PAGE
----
Photon geodesics in Friedmann–Robertson–Walker cosmologies


John Woodruff Simpson Fellow.


NSF Graduate Fellow.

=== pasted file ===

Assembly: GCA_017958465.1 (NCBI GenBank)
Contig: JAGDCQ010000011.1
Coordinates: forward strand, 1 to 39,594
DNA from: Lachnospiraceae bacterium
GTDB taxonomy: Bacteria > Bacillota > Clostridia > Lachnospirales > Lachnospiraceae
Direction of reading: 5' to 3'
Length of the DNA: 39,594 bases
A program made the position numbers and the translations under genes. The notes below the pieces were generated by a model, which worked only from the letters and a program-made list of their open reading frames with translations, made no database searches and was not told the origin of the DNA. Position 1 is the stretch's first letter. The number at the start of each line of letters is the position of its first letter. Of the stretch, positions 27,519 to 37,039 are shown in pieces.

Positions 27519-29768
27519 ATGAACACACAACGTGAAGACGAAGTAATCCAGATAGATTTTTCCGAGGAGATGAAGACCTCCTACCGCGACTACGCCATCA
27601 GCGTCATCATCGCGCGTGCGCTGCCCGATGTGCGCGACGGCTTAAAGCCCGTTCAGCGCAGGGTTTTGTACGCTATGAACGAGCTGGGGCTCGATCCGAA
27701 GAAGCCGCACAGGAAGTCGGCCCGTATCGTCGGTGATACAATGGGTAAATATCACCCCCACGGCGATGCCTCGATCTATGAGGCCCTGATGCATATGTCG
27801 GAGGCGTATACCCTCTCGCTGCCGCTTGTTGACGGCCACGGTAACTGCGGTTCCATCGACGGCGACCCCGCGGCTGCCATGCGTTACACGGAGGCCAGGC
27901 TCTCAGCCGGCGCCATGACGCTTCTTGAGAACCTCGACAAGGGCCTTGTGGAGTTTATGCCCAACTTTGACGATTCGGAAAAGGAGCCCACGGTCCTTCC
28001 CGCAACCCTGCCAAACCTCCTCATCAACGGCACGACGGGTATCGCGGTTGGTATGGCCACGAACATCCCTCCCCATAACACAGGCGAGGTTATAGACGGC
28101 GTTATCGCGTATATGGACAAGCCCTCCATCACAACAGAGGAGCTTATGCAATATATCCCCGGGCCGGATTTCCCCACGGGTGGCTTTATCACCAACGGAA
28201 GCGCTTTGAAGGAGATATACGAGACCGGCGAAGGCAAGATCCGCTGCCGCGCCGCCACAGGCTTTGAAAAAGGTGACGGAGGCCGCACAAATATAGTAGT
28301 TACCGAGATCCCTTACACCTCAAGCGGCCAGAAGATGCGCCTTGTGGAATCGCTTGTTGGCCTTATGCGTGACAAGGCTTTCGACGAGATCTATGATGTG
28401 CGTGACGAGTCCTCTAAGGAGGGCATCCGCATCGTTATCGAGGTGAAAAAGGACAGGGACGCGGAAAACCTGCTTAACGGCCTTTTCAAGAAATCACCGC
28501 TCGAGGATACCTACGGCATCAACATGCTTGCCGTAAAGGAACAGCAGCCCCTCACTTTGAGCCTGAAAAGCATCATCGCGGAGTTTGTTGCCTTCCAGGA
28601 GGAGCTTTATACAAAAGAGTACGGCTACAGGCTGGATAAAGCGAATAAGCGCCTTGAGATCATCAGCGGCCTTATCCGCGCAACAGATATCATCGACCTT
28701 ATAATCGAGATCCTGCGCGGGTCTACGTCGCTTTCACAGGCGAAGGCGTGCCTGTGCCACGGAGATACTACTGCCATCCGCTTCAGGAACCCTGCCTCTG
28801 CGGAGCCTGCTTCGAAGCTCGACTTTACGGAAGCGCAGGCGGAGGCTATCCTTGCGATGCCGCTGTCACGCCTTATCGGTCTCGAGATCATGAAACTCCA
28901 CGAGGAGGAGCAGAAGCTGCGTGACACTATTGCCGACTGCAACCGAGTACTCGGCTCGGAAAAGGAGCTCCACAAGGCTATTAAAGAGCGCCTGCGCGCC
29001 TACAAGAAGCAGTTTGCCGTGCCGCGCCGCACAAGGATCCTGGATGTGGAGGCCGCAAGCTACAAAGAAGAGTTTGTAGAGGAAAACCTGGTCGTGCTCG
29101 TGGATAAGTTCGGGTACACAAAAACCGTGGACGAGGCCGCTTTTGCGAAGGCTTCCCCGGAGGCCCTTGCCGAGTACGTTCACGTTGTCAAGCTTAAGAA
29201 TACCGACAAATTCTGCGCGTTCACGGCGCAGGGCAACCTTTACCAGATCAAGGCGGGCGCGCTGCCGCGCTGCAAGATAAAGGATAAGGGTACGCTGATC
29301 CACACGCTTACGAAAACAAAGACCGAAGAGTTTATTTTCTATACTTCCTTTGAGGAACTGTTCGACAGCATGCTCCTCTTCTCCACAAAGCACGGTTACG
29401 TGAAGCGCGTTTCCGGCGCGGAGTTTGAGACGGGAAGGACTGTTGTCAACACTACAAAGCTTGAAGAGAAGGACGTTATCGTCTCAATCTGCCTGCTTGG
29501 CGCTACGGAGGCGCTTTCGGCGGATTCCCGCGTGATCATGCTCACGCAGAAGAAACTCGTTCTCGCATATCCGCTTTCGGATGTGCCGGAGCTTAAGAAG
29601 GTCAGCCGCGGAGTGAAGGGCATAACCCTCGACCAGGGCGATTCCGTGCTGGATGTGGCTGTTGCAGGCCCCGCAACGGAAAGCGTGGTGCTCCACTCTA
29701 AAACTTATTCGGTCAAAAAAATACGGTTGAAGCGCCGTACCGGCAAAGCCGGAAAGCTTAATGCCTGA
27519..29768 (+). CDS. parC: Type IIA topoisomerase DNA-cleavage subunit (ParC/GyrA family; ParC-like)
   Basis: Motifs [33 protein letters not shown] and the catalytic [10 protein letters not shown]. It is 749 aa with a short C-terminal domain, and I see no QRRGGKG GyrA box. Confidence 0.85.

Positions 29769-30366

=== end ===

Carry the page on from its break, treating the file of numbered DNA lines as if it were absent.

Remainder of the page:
The Hubble radius is a particular manifestation of the Universe’s gravitational horizon, Rh(t0) ≡c/H0, the distance beyond which physical processes remain unobservable to us at the present epoch. Based on recent observations of the cosmic microwave background (CMB) with Wilkinson Microwave Anisotropy Probe, and ground-based and Hubble Space Telescope searches for Type Ia supernovae, we now know that Rh(t0) ∼13.5 Glyr. This coincides with the maximum distance (ct0≈ 13.7 Glyr) light could have travelled since the big bang. However, the physical meaning of Rh is still not universally understood or accepted, though the minimalist view holds that it is merely the proper distance at which the rate of cosmic recession reaches the speed of light c. Even so, it is sometimes argued that we can see light from sources beyond Rh, the claim being that Rh lies at a redshift of only ∼2, whereas the CMB was produced at a much greater redshift (∼1100). In this paper, we build on recent developments with the gravitational radius by actually calculating null geodesics for a broad range of Friedmann–Robertson–Walker cosmologies, to show – at least in the specific cases we consider here, including Λ cold dark matter (ΛCDM) – that no photon trajectories reaching us today could have ever crossed Rh(t0). We therefore confirm that the current Hubble radius, contrary to a commonly held misconception, is indeed the limit to our observability. We find that the size of the visible universe in ΛCDM, measured as a proper distance, is approximately 0.5ct0.